4 posts from April 2016

April 25, 2016

Cutting It Up with Dickie Goodman: Communism, Castro and the Wall

Tim Smolko (Athens, Georgia)

American record producer Dickie Goodman made a career out of writing novelty songs. From the mid-1950s to the 1980s, his songs poked fun at current events, politicians, dance crazes, films, and especially the Russians. He is best known for creating and popularizing the “break-in,” a technique of inserting brief portions of popular songs into a ludicrous narrative to comically respond to, and comment on, current events. This practice began with his first recording, “The Flying Saucer” in 1956. Using razor blades, adhesive tape, a steady hand, and a hefty dose of patience, Goodman spliced together various portions of reel-to-reel tapes to make these songs. Taking advantage of the spate of alleged UFO sightings in the 1950s, “The Flying Saucer” used hits by Chuck Berry, Elvis Presley, and others to comment on an alien spacecraft landing on Earth.

Goodman created several songs with Cold War themes, his first being the 1959 instrumental “Stroganoff Cha Cha.” It is an unlikely mishmash of Russian and Cuban music. This song shows that even a cheesy instrumental novelty song without lyrics can be meaningful and even prophetic. This Russian/Cuban alliance in sound was released in February 1959, not only before the Bay of Pigs Invasion and the Cuban Missile Crisis, but before Nikita Khrushchev had even met Fidel Castro.

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April 18, 2016

Celebrating the Nuclear Apocalypse with Tom Lehrer

Tim Smolko (Athens, Georgia)

Like Pez, Peeps, and Pop Rocks, a novelty song is a sugar rush for the ear. The great number of novelty songs about the Cold War attests to the fact that people needed to diffuse their fear of the Soviet Union, and the possibility of nuclear war, with humor and satire. But can anything substantial be expressed about an immense subject like the Cold War through comedy? Perhaps Tom Lehrer’s songs can. They are a sugar rush, but they contain erudite social commentary.

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April 11, 2016

“You’ll Tic Tic All Day Long”: The Cold War, Geiger Counters, and Doris Day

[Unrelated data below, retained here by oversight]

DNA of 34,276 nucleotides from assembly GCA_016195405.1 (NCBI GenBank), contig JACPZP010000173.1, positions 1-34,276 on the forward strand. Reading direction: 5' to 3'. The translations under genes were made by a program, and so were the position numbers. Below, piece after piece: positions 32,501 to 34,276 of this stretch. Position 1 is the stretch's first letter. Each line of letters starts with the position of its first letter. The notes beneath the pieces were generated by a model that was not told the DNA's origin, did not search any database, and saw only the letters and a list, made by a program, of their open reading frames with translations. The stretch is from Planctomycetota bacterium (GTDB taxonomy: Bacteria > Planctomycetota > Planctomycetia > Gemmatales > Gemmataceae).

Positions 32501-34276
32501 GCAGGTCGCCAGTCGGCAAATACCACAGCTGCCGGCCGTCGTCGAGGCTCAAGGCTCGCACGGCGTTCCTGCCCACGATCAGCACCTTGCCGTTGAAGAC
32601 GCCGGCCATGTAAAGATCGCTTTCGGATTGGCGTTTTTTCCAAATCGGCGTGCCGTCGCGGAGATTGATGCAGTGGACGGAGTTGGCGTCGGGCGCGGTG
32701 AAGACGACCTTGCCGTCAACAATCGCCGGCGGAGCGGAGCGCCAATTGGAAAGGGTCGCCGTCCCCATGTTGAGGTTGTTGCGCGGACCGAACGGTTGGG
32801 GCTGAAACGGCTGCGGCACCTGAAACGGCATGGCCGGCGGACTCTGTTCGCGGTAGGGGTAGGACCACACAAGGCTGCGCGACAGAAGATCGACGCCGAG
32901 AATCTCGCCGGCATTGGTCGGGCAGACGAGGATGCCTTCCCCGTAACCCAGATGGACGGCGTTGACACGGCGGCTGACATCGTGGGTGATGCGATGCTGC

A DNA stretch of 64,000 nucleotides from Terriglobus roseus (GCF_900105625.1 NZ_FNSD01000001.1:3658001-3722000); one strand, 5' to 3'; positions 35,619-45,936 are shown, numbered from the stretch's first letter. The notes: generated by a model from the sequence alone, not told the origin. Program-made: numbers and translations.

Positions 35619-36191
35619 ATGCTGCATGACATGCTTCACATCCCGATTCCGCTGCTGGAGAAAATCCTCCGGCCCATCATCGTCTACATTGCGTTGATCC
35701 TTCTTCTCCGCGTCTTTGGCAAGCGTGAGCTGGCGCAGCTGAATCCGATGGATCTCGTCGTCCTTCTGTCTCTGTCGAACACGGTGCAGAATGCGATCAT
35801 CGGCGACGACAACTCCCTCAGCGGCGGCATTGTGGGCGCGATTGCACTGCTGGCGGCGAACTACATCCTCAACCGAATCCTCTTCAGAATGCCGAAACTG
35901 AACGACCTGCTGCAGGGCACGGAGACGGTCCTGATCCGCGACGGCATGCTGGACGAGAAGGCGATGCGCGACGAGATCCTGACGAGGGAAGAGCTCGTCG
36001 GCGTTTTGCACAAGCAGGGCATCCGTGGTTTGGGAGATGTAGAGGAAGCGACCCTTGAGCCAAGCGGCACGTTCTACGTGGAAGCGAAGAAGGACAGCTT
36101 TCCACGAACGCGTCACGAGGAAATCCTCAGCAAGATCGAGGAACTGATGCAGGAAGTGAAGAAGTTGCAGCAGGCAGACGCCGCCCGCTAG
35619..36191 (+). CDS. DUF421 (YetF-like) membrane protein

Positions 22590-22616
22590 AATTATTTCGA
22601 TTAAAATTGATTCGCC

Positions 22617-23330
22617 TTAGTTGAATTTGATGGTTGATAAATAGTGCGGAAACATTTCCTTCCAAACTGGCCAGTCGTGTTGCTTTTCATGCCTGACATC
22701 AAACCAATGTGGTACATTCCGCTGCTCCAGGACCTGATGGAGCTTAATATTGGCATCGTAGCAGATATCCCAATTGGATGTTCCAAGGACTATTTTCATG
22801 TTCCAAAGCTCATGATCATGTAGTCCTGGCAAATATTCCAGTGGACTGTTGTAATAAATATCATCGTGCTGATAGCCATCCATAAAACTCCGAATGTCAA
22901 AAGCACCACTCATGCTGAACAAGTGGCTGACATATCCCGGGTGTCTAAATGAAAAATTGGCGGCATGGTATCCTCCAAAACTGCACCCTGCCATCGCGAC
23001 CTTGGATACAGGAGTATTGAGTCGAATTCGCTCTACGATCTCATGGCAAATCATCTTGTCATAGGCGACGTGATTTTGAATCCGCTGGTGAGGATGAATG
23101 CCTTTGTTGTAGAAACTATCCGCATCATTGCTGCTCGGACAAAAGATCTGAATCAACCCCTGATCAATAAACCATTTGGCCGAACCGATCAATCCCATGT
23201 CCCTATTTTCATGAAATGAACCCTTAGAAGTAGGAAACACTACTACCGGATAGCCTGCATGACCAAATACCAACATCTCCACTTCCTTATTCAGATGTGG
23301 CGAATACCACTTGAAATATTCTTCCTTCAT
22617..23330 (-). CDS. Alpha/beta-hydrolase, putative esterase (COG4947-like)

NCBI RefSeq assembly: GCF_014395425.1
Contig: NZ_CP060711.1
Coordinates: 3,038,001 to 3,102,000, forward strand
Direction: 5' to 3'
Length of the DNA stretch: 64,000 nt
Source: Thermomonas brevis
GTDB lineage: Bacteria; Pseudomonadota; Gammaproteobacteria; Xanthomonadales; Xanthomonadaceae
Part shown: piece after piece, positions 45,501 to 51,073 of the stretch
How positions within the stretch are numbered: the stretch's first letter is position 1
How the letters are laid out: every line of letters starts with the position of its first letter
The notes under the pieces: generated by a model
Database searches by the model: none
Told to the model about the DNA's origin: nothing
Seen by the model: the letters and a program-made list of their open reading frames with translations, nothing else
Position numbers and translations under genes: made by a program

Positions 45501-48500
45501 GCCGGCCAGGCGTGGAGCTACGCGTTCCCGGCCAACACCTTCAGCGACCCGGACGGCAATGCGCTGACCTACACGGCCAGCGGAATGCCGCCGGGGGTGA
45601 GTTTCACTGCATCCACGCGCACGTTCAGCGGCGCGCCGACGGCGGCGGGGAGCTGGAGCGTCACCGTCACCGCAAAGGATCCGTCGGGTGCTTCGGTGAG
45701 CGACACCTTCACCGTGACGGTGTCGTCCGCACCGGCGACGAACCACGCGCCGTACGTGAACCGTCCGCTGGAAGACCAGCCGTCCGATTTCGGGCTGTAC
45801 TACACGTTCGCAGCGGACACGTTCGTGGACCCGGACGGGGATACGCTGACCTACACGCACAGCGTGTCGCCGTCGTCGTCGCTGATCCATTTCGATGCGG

Tim Smolko (Athens, Georgia)

Some wars are good. Most are bad. Some are just plain weird. The Cold War was definitely weird, and one of the best ways to grasp its weirdness is to listen to Cold War novelty songs from the 1940s to the 1960s. The oddest of them all may be “Tic Tic Tic” by Doris Day, from 1949. Though Day’s 1956 hit “Que Sera, Sera (Whatever Will Be, Will Be)” is a bit maudlin, it continues to pull on the heartstrings. Unfortunately “Tic, Tic, Tic,” about a Geiger counter, has not aged well at all. It may just get on your last nerve. Yet this song is interesting and valuable in that it captures the naiveté of Americans in the late 1940s and 1950s regarding the dangers of radioactivity.

 

“Tic Tic Tic” by Doris Day

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April 4, 2016

Opera in America after the Civil War: Many Languages and a Splintered Audience

Kristen M. Turner (North Carolina State University)

In one of the most memorable scenes in the movie Pretty Woman (1990), Richard Gere’s character takes Julia Roberts to the San Francisco Opera. She wears a stunning dress but is clearly uncomfortable in their box seats at the lavish opera house. Gere, who plays a sophisticated businessman eager to introduce Roberts to the finer things in life, warns her that people have strong reactions to opera. The scene tells us much about how Americans today view this musical form. In Pretty Woman, it’s exotic, best enjoyed in luxury by older, wealthy people in expensive, formal clothes, and presented in an atmosphere completely different from the fun, relaxed concerts most people attend. The humor of the scene is the fish-out-of-water prostitute (played by Roberts) who does not know how to behave. She interacts with the other operagoers with wide-eyed ignorance and naiveté, out of place among the cultured (and uptight) sophisticates around her. Yet, without preconceived notions about opera, she is drawn to the beautiful music and the story of La traviata, which bears some resemblance to her own life.

This view of opera as the forbidding preserve of the wealthy, so embedded in our culture now, was just beginning to take shape one hundred years before Pretty Woman was released. For much of the nineteenth century, opera in the United States was a popular form of entertainment attended by men and women from all walks of life. Excerpts from operas also turned up in minstrel shows, vaudeville acts, sheet music destined for the parlor, and on the bandstand. However, the audience for operas performed in full began to fragment in the 1870s, and this fragmentation is one of the reasons that opera is on the periphery of America’s cultural life today.

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